Tirray History, Family Crest & Coats of Arms
The surname Tirray is a ancient name whose history on English soil dates back to the wave of emigration that followed the Norman Conquest of England in 1066. The name comes from the Norman personal name Therry, which in turn comes from the Germanic Theodoric.  Edward the Confessor (c.1004-1066) employed a German goldsmith named Theoderic for some of his coinage design; so it is certainly possible that the name in Britain predates the coming of the Normans.
Early Origins of the Tirray family
The surname Tirray was first found in Kent where Thierry, son of Deorman of London was granted lands by Gilbert, Earl of Pembroke between 1138 and 1149. Thierry continued to be an under tenant of Richard FitzGilbert of Clare.
Some of the first listings of the name were found in the Hundredorum Rolls of 1273, specifically: Terry (without surname) in Yorkshire; Richard Terry in Huntingdonshire; Terricus le Alemaunde in Buckinghamshire; and Geoffrey Terri in Oxfordshire. 
The Yorkshire Poll Tax Rolls had two listings: Johannes Tyrry; and Petrus Terre. "Terry is a name now also represented in Buckinghamshire and the West Riding [of Yorkshire]; and it is remarkable that, as far back as the reign of Edward I., it occurred still in Yorkshire, and also in the counties adjacent to Buckinghanshire, namely those of Oxfordshire, Northamptonshire, and Huntingdonshire. In Elizabeth's time the Terrys held the manors of Bicknor and Swanton Court; and in the same reign there lived a family of yeomen of the name in Herne, and in the time of Charles I." 
Early History of the Tirray family
This web page shows only a small excerpt of our Tirray research. Another 107 words (8 lines of text) covering the years 1172, 1190, 1590, 1660, 1615, 1616, 1616, 1555, 1625 and 1555 are included under the topic Early Tirray History in all our PDF Extended History products and printed products wherever possible.
Tirray Spelling Variations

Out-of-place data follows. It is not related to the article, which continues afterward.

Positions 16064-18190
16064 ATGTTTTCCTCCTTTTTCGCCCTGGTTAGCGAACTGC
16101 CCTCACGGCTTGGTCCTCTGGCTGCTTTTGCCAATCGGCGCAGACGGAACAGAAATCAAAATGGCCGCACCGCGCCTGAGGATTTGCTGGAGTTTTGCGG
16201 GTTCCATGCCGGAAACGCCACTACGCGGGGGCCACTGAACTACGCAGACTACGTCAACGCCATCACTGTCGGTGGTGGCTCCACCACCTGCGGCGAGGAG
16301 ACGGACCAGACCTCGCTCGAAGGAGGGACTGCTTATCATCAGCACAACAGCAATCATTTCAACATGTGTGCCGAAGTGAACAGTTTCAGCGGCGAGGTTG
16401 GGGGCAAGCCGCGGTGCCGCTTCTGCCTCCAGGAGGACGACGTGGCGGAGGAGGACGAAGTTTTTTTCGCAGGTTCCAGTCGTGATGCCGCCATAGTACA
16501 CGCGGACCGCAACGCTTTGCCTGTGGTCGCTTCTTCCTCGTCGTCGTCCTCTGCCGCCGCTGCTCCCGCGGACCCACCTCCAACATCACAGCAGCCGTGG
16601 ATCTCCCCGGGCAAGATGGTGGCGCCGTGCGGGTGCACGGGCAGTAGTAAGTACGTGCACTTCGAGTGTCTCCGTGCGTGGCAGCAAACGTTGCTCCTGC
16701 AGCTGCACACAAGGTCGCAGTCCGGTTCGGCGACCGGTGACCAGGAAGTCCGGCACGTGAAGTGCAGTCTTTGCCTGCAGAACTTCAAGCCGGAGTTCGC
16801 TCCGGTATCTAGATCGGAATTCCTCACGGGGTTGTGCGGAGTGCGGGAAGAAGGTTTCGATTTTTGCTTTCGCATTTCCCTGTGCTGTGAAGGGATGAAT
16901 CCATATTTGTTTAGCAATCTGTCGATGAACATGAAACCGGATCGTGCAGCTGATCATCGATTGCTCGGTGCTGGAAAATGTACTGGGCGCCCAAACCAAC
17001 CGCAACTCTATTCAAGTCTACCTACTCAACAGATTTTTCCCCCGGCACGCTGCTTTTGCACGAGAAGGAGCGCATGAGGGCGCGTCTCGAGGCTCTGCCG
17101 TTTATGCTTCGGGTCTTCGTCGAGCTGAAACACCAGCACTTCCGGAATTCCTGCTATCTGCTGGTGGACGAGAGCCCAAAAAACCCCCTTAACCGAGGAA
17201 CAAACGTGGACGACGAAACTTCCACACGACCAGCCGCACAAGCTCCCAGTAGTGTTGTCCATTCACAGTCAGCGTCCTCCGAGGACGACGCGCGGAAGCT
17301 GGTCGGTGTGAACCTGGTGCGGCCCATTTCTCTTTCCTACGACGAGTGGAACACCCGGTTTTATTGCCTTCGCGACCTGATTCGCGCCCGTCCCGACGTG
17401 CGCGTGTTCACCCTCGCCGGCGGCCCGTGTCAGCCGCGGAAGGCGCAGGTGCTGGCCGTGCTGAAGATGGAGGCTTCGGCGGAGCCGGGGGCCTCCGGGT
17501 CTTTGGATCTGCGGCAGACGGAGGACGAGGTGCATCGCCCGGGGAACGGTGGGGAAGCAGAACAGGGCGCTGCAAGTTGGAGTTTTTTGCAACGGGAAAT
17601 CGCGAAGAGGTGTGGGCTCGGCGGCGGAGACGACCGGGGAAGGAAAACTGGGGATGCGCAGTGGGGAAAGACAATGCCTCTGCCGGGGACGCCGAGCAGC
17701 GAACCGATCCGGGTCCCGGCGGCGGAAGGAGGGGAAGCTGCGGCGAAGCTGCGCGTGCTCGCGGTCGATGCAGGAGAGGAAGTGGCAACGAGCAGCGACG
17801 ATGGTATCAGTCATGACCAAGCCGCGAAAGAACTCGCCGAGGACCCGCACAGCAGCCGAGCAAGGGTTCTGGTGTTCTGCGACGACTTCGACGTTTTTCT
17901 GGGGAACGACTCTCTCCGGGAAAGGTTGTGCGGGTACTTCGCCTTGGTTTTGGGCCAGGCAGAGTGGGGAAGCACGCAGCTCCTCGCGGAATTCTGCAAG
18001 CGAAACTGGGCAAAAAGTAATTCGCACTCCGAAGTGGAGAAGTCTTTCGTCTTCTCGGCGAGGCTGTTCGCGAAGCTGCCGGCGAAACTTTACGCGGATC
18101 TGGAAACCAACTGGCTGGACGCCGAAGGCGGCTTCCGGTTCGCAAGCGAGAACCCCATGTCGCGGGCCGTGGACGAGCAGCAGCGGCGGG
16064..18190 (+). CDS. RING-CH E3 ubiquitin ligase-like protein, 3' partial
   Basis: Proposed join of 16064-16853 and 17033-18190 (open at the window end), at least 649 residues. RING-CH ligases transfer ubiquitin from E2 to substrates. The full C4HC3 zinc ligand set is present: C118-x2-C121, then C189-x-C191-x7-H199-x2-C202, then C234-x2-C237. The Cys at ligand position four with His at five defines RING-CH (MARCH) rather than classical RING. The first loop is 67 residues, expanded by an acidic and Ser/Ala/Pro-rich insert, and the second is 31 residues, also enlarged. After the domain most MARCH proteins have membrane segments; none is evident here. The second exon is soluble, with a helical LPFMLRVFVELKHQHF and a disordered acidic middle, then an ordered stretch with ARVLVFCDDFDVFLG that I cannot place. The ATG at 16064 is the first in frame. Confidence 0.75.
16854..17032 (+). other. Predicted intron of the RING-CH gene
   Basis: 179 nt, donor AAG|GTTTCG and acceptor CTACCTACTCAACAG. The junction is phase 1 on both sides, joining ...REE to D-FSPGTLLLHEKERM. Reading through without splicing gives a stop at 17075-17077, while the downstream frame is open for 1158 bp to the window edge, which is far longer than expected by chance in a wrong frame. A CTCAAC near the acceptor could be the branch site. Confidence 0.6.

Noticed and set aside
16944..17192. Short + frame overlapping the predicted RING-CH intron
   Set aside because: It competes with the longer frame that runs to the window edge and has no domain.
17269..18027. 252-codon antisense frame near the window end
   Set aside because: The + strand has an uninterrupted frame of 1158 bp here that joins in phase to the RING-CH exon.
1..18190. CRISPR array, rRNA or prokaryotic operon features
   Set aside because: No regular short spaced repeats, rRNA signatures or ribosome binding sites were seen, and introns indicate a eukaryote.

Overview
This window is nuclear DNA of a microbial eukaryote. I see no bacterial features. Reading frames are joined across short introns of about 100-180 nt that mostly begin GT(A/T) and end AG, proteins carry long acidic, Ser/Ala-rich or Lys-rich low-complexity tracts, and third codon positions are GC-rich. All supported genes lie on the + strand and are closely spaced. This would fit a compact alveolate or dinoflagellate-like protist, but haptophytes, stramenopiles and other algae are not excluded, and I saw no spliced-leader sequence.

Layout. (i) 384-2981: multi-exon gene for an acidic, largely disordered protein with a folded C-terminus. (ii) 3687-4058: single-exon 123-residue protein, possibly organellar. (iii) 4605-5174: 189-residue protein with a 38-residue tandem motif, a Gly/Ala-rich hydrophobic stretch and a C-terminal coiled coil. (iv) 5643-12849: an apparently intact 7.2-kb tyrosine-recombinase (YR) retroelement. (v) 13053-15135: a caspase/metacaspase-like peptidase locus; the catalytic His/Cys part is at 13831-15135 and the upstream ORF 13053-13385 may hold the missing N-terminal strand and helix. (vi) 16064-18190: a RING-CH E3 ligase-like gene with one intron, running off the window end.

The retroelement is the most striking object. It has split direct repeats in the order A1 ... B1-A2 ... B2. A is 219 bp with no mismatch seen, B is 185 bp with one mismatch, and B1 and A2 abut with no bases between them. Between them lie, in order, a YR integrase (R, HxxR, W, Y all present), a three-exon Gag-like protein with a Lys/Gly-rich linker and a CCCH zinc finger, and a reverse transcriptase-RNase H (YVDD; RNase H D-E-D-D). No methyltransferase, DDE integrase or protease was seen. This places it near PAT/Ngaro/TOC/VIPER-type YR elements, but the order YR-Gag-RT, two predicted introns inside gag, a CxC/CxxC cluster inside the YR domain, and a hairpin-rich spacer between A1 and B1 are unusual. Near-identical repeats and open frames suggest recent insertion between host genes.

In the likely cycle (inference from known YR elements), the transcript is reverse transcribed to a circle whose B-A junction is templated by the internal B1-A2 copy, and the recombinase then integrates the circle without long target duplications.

Multitudes of spelling variations are a hallmark of Anglo Norman names. Most of these names evolved in the 11th and 12th century, in the time after the Normans introduced their own Norman French language into a country where Old and Middle English had no spelling rules and the languages of the court were French and Latin. To make matters worse, medieval scribes spelled words according to sound, so names frequently appeared differently in the various documents in which they were recorded. The name was spelled Terry, Terrie and others.
Early Notables of the Tirray family (pre 1700)
Outstanding amongst the family at this time was Edward Terry (1590-1660), English writer of travels, born at Leigh, near Penshurst, Kent. "In February 1615-1616, Terry went out to India as chaplain with a fleet sent by the London East India Company, sailing in the Charles with Benjamin...
Another 46 words (3 lines of text) are included under the topic Early Tirray Notables in all our PDF Extended History products and printed products wherever possible.
Migration of the Tirray family to Ireland
Some of the Tirray family moved to Ireland, but this topic is not covered in this excerpt.
Another 69 words (5 lines of text) about their life in Ireland is included in all our PDF Extended History products and printed products wherever possible.
Migration of the Tirray family
Because of this political and religious unrest within English society, many people decided to immigrate to the colonies. Families left for Ireland, North America, and Australia in enormous numbers, traveling at high cost in extremely inhospitable conditions. The New World in particular was a desirable destination, but the long voyage caused many to arrive sick and starving. Those who made it, though, were welcomed by opportunities far greater than they had known at home in England. Many of these families went on to make important contributions to the emerging nations of Canada and the United States. Analysis of immigration records indicates that some of the first North American immigrants bore the name Tirray or a variant listed above: Stephen Terry and Jane Hardey Terry, who came to New England in 1630, aboard the "Mary & John"; Giles Terry who settled in Virginia in 1635.
Related Stories +
- ^ Lowe, Mark Anthony, Patronymica Britannica, A Dictionary of Family Names of the United Kingdom. London: John Russel Smith, 1860. Print.
- ^ Bardsley, C.W, A Dictionary of English and Welsh Surnames: With Special American Instances. Wiltshire: Heraldry Today, 1901. Print. (ISBN 0-900455-44-6)
- ^ Guppy, Henry Brougham, Homes of Family Names in Great Britain. 1890. Print.